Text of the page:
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Fascism, comedy, and weak commitments in Nancy Mitford’s Wigs on the Green

Citation

Murphy, E, Fascism, comedy, and weak commitments in Nancy Mitford's Wigs on the Green, Feminist Modernist Studies, 3, (1) pp. 16-31. ISSN 2469-2921 (2020) [Refereed Article]


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Copyright Statement

Copyright 2020 Informa UK Limited, trading as Taylor & Francis Group. This is an Accepted Manuscript of an article published by Taylor & Francis Group in Feminist Modernist Studies on 12/1/2020, available online: http://www.tandfonline.com/10.1080/24692921.2020.1712763

DOI: doi:10.1080/24692921.2020.1712763

Abstract

Occupying an ambiguous position in relation to the literary movements of the twentieth century, British writer Nancy Mitford (1904–1973) is most well-known for her postwar novels, The Pursuit of Love (1945) and Love in a Cold Climate (1949). However, her interwar novels published in the early years of her writing career offer the potential for fruitful readings. This article takes as its focus Mitford’s 1935 novel Wigs on the Green, a romantic comedy revolving around a fascist pageant play. Through comedy, the novel critiques the aristocracy’s engagement with radical politics, which it interprets as an effort to restore traditional ideals of Englishness. Wigs on the Green, like many of Mitford’s novels, is characterized in its form and content by weak commitments which serve to generate the novel’s laughter and critique: from the characters’ naïve acceptance of fascism to the novel’s subversion of the conventions of the romantic comedy. Wigs on the Green’s preoccupation with weak commitments is best revealed through a reading that positions Mitford as an "intermodern" writer, a framework I argue is attuned to weakness. Mitford’s novel thus reveals the usefulness of intermodernism for reading and recovering women’s comedy writing of the interwar years.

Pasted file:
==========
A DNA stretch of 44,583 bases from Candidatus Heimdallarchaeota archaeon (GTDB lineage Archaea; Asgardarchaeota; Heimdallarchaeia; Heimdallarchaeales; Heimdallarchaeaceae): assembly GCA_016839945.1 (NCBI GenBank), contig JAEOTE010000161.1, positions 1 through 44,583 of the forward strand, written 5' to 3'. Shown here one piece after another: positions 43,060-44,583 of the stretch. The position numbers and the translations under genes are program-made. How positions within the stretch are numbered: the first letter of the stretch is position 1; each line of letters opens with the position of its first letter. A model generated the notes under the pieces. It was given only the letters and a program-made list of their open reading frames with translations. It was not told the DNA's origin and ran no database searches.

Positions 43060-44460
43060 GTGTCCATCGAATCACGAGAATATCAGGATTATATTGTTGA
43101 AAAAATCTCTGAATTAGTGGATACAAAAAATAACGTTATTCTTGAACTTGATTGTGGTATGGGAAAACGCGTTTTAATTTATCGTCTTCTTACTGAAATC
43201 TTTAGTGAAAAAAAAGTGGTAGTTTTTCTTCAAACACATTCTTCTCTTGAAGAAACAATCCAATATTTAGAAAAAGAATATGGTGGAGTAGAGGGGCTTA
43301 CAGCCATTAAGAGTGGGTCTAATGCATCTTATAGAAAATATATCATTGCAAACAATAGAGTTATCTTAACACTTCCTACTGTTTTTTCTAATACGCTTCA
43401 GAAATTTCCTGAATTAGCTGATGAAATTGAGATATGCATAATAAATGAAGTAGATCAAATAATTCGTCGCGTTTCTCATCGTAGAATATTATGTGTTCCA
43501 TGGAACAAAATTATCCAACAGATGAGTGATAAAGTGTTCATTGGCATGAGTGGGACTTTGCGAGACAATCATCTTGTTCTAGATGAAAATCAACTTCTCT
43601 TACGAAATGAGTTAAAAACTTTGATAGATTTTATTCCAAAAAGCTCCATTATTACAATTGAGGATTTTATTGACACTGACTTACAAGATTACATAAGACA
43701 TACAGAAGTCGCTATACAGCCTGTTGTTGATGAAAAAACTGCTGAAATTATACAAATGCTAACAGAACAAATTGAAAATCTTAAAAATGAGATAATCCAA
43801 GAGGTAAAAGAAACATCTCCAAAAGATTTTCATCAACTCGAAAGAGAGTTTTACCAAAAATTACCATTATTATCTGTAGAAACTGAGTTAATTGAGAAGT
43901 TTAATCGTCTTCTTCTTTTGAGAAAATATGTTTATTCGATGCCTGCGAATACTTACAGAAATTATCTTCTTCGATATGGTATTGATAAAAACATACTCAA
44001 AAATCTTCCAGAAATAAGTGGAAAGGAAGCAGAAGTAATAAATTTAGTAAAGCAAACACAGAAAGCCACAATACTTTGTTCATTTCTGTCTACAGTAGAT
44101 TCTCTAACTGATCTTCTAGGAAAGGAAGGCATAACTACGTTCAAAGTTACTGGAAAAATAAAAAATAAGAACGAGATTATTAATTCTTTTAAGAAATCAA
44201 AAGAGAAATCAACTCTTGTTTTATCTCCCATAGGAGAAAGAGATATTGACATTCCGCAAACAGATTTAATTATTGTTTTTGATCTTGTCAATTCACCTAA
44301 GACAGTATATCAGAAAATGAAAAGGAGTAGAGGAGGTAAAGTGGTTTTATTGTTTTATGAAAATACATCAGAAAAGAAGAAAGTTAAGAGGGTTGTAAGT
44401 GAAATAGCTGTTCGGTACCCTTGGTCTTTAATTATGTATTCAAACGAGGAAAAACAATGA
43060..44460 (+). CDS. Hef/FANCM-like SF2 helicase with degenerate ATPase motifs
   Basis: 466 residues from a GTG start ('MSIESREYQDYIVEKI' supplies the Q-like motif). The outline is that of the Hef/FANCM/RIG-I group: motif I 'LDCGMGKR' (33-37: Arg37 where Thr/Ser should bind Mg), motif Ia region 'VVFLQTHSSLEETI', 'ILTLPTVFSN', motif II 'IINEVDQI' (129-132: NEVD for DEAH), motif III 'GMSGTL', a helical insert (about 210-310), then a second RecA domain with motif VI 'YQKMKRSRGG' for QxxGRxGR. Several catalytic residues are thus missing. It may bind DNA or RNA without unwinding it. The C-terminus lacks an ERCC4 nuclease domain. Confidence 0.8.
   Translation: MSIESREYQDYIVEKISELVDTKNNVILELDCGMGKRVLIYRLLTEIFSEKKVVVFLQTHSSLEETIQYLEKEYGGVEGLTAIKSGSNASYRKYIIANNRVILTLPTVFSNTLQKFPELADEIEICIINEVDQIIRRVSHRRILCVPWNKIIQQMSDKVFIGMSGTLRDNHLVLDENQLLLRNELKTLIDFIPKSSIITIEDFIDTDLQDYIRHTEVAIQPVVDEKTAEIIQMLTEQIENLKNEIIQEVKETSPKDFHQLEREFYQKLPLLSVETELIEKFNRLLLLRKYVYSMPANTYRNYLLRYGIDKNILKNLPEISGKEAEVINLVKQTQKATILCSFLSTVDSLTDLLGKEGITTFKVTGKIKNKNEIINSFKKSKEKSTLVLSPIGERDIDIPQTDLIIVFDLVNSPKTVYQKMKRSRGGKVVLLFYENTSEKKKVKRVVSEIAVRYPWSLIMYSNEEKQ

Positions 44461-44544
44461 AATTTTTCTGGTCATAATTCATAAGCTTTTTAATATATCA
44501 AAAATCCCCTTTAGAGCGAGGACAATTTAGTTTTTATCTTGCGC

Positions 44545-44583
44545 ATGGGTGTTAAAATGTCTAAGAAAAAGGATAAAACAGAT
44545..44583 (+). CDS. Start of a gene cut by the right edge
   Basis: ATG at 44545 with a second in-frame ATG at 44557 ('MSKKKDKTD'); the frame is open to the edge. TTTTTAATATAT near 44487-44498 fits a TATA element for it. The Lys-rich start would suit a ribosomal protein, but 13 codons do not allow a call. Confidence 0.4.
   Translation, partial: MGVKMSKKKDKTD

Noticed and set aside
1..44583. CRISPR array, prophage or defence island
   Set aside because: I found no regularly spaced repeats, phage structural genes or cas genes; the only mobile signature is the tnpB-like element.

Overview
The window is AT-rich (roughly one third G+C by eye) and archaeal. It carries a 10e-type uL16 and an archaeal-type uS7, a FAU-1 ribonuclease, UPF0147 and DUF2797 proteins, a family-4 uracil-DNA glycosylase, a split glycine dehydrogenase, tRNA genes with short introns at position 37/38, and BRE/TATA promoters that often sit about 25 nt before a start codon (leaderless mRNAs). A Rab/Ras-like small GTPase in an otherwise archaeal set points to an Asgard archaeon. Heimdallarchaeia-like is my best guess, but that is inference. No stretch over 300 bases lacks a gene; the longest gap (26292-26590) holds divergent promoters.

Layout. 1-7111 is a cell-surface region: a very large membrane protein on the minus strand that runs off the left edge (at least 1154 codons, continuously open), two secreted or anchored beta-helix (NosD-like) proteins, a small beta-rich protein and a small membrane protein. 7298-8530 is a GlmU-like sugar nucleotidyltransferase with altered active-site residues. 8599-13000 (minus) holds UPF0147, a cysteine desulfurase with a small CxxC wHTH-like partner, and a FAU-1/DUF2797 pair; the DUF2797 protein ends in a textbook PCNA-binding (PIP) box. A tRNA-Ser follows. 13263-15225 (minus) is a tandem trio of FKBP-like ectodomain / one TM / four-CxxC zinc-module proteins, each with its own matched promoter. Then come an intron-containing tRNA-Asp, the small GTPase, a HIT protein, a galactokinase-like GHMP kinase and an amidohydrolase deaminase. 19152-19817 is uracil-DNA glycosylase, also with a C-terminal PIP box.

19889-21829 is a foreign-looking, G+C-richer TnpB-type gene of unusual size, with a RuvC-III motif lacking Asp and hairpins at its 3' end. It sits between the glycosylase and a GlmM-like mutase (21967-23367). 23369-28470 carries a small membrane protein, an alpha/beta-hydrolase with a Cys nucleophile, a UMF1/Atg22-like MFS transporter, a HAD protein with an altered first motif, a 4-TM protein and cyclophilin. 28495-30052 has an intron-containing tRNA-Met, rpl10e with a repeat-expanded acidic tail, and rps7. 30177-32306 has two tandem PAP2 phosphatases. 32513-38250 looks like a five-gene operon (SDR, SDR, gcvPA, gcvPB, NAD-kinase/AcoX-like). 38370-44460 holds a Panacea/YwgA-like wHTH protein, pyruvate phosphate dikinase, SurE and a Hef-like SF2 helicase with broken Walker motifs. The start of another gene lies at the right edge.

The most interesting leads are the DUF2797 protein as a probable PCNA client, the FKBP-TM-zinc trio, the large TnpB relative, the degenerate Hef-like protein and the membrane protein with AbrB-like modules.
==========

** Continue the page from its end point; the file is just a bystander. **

Item Details

Item Type:Refereed Article
Keywords:Nancy Mitford, fascism, comedy, intermodernism, Englishness
Research Division:Language, Communication and Culture
Research Group:Literary studies
Research Field:British and Irish literature
Objective Division:Expanding Knowledge
Objective Group:Expanding knowledge
Objective Field:Expanding knowledge in language, communication and culture
UTAS Author:Murphy, E (Dr Eliza Murphy)
ID Code:137033
Year Published:2020
Deposited By:Office of the School of Humanities
Deposited On:2020-01-29
Last Modified:2021-03-24
Downloads:0

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